A not-for-profit ministry of
Church of the Brethren Benefit Trust Inc.
Church of the Brethren Insurance Services provides the following products: dental, vision, basic life and accidental death & dismemberment, supplemental life and AD&D, dependent life and AD&D, long-term disability, short-term disability, voluntary accident insurance, and Medicare supplement
for eligible Church of the Brethren employees
Dental, vision, and Medicare supplement coverage may also be available for eligible retired Church of the Brethren employees.
For eligibility information, call Connie Sandman at 800-746-1505, ext. 3366, or contact your human resources representative.
Medical and ancillary plans (named above) may be available to Brethren-affiliated employer groups.
Long-Term Care Insurance is available for all members of the Church of the Brethren, their family and friends, and employees of Church of the Brethren-affiliated agencies, organizations, colleges, and retirement communities.
1505 Dundee Ave., Elgin, IL 60120
This month, we are focused on the wonderful tradition of storytelling. Throughout the year, many of us read to our children and grandchildren; we bring one another up to date at family gatherings; we listen to anecdotes in sermons; we relay news reports we have heard; we gather and share around the coffee machine at work. Stories are more present in our everyday lives than we realize.
But one of the things that makes the holidays special is all the storytelling that goes along with the traditions of the season. Christmastime, especially, is teeming with stories, starting with the big story at its core. In this issue we take a few moments to consider these story riches, and we depart from our usual wellness advice and lists to offer you an actual story. Of course, it is our hope that by giving you a story that can touch and uplift you, we are contributing to your wellness. We even cite some research that seems to confirm this.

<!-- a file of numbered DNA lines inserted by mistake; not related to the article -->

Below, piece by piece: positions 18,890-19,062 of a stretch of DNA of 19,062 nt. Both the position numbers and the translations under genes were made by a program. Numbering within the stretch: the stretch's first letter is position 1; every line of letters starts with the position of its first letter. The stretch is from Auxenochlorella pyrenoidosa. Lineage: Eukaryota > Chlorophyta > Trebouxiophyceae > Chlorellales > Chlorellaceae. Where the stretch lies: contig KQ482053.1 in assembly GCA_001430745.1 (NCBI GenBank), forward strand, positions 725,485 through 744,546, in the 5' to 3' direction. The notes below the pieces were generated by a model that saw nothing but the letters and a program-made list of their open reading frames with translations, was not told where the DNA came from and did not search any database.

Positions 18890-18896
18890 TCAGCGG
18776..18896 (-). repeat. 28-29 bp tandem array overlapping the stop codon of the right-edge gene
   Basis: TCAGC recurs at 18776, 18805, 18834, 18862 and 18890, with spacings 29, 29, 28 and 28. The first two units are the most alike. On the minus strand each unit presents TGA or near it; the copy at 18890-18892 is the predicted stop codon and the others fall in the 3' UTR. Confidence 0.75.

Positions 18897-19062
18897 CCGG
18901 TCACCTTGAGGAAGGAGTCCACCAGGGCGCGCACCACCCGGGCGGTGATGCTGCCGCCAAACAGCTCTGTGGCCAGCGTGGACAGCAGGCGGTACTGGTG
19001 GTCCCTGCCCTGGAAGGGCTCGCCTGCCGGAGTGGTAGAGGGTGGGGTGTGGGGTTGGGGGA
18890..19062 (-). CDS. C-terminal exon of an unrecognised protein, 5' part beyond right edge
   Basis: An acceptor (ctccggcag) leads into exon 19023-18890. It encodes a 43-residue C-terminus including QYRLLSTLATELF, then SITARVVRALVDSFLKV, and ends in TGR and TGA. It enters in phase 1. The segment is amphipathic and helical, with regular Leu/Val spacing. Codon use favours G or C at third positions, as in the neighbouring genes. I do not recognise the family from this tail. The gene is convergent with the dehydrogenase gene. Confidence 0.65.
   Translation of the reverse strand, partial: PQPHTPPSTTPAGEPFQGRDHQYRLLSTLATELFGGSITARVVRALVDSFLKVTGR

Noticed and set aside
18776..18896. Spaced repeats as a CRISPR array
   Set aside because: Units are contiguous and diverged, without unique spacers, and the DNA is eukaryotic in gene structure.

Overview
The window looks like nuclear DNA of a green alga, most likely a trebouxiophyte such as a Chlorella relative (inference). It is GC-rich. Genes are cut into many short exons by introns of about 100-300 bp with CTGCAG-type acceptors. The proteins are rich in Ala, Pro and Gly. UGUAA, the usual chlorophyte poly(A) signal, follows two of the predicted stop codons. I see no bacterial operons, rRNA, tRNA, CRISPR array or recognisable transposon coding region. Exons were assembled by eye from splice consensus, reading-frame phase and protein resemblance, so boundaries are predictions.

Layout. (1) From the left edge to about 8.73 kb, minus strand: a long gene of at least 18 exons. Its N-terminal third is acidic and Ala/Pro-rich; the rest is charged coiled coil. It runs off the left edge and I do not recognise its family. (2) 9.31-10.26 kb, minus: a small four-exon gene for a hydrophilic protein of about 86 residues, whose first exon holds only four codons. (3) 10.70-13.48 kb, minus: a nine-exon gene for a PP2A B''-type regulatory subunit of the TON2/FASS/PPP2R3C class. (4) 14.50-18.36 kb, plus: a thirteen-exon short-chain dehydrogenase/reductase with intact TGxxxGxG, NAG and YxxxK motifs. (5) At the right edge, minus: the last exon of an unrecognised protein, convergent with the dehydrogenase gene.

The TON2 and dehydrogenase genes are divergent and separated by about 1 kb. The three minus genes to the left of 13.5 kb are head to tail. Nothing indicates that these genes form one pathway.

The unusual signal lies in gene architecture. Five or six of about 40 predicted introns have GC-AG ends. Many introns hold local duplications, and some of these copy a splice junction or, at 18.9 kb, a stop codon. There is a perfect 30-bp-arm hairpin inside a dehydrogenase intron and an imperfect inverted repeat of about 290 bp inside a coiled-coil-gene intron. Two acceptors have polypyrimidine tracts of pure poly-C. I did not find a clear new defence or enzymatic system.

In our insurance emphasis this month we also depart from the usual, and instead of focusing on one of our products, we have explained some the confusing terms of medical insurance.
We understand that with all the busy-ness of the season, it may be hard to find time to read a newsletter, but we hope you can carve out a few minutes for
Well Now this month, since our goal is to lift your spirits with stories of the holidays. And may this yuletide season be filled with blessings of faith, with family and friends, with comfort and joy, with compassion and caring for those in need, with beauty of light and color, and with spirits lifted by all the stories of Christmas - especially the very important story of the baby that was born to save the world.
God bless us, every one.
The indispensable stories of Christmas
We tell ourselves stories in order to live
. - Joan Didion
"Do you know the story about ..."
When you hear these words, your ears perk up and you lean forward. If you're around a table with friends, the other conversations drop off. Suddenly, you are all listening.
Have you sat through a church sermon that is dragging on and causing you to unconsciously tune it out? But then the preacher changes direction and begins to tell a story. Now you are listening again. It's actually difficult not to listen. And later, though you may not remember the sermon, you do remember the story.
People used to gather around a fire, or on a porch, or around the potbellied stove in the old general store, and tell stories. They would gather at reunions or holiday picnics and parties, and family members - especially the elders -would start to tell stories.
Jesus chose to put forth his best ideas by telling stories, and His parables have been remembered and retold and have settled in the collective human consciousness.
Storytelling is part of that human consciousness. It's the fundamental way we understand ourselves and make sense of our experience. When something happens to us, we don't do an analysis. We tell what happened - we tell a story.
Because it is so basic to our spirit and psyche, storytelling can uplift and enliven us. It can even contribute to our spiritual and emotional health. The New York Times reported on the results of a provocative study in
The Annals of Internal Medicine
, examining the effects of storytelling on patients with
high blood pressure
. The researchers observed, "It appears that at least for one group of patients, listening to personal narratives helped control high blood pressure as effectively as the addition of more medications."
reported that autobiographical storytelling exercises can have substantial impact on psychological and physical health.
A story starts with characters because stories are about people, and the best ones are about people we can recognize. The people might be bad or they might be good, but we see something of ourselves in them. They engage us.